SEE: 21 Healthy and Portable Energy Boosting Snacks
6. Supplement—To make sure you maintain high energy even when your diet isn’t pristine, start your day off with a little insurance plan. There are some good options available but most of the stuff you’ll hear about is just a total waste of $. Look for a plant based, no added sugar supplement like Vega One that contains real, whole food ingredients you recognize by name. For the past five years, it’s been my only go-to supplement. Personal preference: I prefer a powder over pills or capsules because it’s easy to add to my morning smoothie. Speaking of smoothies … they’re packed with nutrients and easy to digest.
7. Keep away from triggers—Food intolerance or allergic reactions can be extremely fatiguing because they create stress and inflammation in the body. Common food sensitivities include wheat, dairy, soy, tree nuts, peanuts, shellfish and eggs. Take it from me. Horrible things happen to my intestines when I eat dairy or gluten. And guess who doesn’t want to be crapping her chamois shorts while cycling though wine country? So I’m being extra vigilant in avoiding those foods leading up to my trip. If you suspect you have a food intolerance, find someone who can help get to the bottom of it, like a Naturopath or a Health Coach who specializes in digestive issues. I know a great one (ahem).
8. Hydrate—Drink enough water throughout the day and avoid the major dehydration culprits – caffeine, nicotine and alcohol. Unless, of course, you’re a hypocrite like me and you plan on drinking wine during your adventure. That’s why it will be all the more important for me to make sure I hydrate while I’m cycling. You’ll find Vega Sport Hydrator in my water bottles. It tastes great and, more importantly, it has all the right stuff to help keep me going and replenish the electrolytes I sweat out on those longer rides.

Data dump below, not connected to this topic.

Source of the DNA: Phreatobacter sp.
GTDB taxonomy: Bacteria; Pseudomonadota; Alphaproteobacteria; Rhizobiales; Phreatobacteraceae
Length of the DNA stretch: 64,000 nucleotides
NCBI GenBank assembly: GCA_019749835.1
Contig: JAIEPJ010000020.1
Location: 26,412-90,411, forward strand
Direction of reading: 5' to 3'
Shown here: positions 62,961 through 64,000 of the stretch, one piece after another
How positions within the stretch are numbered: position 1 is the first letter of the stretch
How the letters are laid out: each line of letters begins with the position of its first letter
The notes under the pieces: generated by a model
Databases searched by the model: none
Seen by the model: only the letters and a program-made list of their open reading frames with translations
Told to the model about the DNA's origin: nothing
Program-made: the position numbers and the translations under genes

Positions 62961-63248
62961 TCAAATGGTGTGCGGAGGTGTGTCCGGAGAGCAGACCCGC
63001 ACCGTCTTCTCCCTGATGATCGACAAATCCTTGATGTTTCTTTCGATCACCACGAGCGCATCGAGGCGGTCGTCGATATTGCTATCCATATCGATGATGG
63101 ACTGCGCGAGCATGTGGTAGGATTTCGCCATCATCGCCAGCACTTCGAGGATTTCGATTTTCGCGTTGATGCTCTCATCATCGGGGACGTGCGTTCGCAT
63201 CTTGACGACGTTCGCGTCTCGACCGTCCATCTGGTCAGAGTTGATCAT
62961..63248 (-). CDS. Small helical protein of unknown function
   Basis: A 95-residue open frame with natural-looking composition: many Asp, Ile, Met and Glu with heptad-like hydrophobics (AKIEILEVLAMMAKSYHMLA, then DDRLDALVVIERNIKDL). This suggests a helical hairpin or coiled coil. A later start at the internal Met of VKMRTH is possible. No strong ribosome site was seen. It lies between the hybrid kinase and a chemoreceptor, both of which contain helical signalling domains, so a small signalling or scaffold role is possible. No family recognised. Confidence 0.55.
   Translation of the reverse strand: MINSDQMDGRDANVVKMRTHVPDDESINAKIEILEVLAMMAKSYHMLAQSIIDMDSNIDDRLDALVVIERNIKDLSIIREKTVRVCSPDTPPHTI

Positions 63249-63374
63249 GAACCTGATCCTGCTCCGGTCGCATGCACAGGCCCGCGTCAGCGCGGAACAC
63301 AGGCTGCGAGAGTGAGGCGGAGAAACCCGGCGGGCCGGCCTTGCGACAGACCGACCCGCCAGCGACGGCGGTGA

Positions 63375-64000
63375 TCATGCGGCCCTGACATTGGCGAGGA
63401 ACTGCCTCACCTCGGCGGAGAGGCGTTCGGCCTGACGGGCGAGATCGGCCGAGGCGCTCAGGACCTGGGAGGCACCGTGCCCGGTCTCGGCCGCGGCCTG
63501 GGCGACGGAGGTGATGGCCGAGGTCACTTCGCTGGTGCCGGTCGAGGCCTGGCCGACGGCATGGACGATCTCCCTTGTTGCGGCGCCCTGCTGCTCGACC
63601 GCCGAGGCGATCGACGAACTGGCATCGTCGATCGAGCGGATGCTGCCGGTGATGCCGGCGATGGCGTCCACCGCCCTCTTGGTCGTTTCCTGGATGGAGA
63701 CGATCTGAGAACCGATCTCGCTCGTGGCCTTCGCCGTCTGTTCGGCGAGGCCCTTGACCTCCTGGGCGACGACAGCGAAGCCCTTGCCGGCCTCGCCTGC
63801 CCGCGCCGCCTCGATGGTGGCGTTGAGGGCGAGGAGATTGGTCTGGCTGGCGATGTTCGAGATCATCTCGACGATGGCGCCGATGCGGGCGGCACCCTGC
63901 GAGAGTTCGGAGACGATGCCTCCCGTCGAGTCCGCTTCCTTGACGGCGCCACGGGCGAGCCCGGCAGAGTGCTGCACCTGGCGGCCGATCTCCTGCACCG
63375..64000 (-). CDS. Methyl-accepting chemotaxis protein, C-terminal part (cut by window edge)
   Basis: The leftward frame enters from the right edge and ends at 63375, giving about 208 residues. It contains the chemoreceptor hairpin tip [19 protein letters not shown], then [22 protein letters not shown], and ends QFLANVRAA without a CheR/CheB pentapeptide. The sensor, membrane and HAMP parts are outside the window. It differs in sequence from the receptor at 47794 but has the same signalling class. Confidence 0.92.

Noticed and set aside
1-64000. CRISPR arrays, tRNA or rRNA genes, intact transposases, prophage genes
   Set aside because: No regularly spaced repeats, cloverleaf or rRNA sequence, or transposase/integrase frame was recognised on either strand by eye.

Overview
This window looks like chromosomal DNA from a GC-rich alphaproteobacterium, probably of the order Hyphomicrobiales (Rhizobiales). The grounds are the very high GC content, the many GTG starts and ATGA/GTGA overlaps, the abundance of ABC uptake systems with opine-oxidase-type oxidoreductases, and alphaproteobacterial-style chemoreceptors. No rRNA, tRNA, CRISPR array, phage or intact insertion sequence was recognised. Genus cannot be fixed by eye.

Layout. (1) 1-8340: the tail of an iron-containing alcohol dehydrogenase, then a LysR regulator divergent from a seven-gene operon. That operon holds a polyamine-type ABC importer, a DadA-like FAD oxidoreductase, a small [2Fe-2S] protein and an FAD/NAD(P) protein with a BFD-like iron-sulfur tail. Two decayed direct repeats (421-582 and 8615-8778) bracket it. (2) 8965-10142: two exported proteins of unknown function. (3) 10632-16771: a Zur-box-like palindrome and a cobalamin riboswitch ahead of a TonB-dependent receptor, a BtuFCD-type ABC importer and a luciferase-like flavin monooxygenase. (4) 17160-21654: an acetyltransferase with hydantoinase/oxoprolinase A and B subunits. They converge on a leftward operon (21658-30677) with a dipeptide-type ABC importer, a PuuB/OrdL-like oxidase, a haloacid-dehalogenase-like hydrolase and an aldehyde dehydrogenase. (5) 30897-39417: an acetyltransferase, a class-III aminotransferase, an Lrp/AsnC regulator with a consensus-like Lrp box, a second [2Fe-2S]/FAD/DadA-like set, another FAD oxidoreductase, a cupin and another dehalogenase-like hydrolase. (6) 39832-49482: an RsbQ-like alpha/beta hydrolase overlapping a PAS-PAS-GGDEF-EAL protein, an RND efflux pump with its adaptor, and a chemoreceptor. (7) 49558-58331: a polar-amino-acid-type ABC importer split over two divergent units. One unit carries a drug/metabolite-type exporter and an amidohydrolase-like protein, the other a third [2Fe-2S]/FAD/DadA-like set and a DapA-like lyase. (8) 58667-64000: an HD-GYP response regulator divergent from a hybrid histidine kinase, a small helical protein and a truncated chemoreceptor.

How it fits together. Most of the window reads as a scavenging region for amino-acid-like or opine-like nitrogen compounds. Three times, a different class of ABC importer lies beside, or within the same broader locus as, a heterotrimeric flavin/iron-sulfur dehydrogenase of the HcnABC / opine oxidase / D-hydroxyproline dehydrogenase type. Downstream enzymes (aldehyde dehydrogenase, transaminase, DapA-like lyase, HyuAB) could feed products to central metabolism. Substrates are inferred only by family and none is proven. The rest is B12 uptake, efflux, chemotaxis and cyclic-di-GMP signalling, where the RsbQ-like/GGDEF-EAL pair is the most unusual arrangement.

9. Eat nutrient dense whole foods—Raw foods and superfoods are nutrient efficient because they provide more energy than they cost to consume. Raw foods have all of the enzymes intact that naturally help us to digest food and absorb those wholesome nutrients. Eat lots of fresh fruits, veggies and sprouted nuts, seeds, legumes and grains. Superfoods are also nutritional powerhouses because of their high levels of antioxidants and essential nutrients. Examples include acai berries, blueberries, dark leafy greens like kale or chard, and sea vegetables such as green algae and seaweed. Just be sure to check the mirror to see what’s lurking in your teeth!
10. Pop some dark chocolate—Yes, it’s a mild stimulant. But it’s also damn tasty, not to mention good for you. In fact, dark chocolate has been shown to improve athletic stamina … whether you’re running, on a bike, or between the sheets. I like to pop a few dark chocolate almonds into my mouth before I hop on my bike. Less is more in this case. You don’t want to eat too much or it can minimize or even undo the benefits.
The fact is, for busy moms like you and me, life is a marathon every day. Leftover goldfish crumbs and cold chicken nuggets aren’t going to add pep to your step. You might not be an elite athlete. But you most likely spend your day running in circles just the same. So isn’t it high time you started eating for energy?
This is the second post in a six part humor series called 40 Ways To Get Back in the Saddle. Follow the madness and get inspired to chase your own dreams! To start from the beginning, go here. To read the next post, go here.